Document Detail

Extracting respiratory information from seismocardiogram signals acquired on the chest using a miniature accelerometer.
MedLine Citation:
PMID:  22986375     Owner:  NLM     Status:  Publisher    
Seismocardiography (SCG) is a non-invasive measurement of the vibrations of the chest caused by the heartbeat. SCG signals can be measured using a miniature accelerometer attached to the chest, and are thus well-suited for unobtrusive and long-term patient monitoring. Additionally, SCG contains information relating to both cardiovascular and respiratory systems. In this work, algorithms were developed for extracting three respiration-dependent features of the SCG signal: intensity modulation, timing interval changes within each heartbeat, and timing interval changes between successive heartbeats. Simultaneously with a reference respiration belt, SCG signals were measured from 20 healthy subjects and a respiration rate was estimated using each of the three SCG features and the reference signal. The agreement between each of the three accelerometer-derived respiration rate measurements was computed with respect to the respiration rate derived from the reference respiration belt. The respiration rate obtained from the intensity modulation in the SCG signal was found to be in closest agreement with the respiration rate obtained from the reference respiration belt: the bias was found to be 0.06 breaths per minute with a 95% confidence interval of -0.99 to 1.11 breaths per minute. The limits of agreement between the respiration rates estimated using SCG (intensity modulation) and the reference were within the clinically relevant ranges given in existing literature, demonstrating that SCG could be used for both cardiovascular and respiratory monitoring. Furthermore, phases of each of the three SCG parameters were investigated at four instances of a respiration cycle-start inspiration, peak inspiration, start expiration, and peak expiration-and during breath hold (apnea). The phases of the three SCG parameters observed during the respiration cycle were congruent with existing literature and physiologically expected trends.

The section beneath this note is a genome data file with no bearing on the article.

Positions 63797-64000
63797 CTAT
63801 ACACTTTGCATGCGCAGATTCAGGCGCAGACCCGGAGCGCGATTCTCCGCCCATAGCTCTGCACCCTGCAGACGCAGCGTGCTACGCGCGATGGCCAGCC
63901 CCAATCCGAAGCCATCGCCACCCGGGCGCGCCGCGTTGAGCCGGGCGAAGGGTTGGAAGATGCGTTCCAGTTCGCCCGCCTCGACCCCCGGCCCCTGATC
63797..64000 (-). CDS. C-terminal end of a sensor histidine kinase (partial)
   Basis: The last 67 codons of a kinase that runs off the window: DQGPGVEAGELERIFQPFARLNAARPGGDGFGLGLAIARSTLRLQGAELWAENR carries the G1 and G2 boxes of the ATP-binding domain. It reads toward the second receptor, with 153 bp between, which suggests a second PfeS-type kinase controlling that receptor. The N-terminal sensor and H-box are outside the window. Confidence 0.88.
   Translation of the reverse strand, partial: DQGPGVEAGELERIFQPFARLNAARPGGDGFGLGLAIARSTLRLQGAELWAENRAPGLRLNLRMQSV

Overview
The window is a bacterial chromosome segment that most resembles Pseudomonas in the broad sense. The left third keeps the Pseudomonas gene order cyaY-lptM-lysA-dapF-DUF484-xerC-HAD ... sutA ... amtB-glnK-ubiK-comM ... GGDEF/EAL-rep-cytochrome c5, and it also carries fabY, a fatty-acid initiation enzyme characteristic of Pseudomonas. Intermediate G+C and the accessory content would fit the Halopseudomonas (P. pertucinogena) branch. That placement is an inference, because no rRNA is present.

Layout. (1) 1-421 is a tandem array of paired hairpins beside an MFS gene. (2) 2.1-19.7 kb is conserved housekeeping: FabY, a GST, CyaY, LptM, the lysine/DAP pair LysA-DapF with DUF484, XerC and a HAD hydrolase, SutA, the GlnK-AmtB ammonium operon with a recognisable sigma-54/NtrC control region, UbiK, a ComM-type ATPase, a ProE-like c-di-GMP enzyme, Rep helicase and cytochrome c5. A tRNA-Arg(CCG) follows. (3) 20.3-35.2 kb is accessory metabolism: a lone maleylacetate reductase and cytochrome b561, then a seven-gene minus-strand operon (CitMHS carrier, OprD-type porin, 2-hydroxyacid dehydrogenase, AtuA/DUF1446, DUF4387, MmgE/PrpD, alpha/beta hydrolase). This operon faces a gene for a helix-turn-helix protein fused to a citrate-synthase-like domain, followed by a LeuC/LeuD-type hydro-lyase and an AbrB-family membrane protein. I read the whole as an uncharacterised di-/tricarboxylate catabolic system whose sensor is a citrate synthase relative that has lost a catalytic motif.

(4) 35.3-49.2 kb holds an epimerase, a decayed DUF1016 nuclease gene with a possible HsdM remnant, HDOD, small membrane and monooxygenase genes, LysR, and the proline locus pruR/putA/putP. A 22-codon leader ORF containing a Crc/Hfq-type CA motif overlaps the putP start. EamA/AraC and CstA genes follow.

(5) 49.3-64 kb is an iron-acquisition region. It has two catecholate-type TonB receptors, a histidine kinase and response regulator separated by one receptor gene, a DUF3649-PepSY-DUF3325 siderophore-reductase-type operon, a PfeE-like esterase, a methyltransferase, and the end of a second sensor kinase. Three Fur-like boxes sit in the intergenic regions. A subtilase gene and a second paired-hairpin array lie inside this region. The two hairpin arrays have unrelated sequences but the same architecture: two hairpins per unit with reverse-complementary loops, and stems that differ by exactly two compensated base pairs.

Keya Pandia; Omer T Inan; Gregory T A Kovacs; Laurent Giovangrandi
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Publication Detail:
Type:  JOURNAL ARTICLE     Date:  2012-9-18
Journal Detail:
Title:  Physiological measurement     Volume:  33     ISSN:  1361-6579     ISO Abbreviation:  Physiol Meas     Publication Date:  2012 Sep 
Date Detail:
Created Date:  2012-9-18     Completed Date:  -     Revised Date:  -    
Medline Journal Info:
Nlm Unique ID:  9306921     Medline TA:  Physiol Meas     Country:  -    
Other Details:
Languages:  ENG     Pagination:  1643-1660     Citation Subset:  -    
Department of Electrical Engineering, Stanford University, Stanford, CA 94305, USA.
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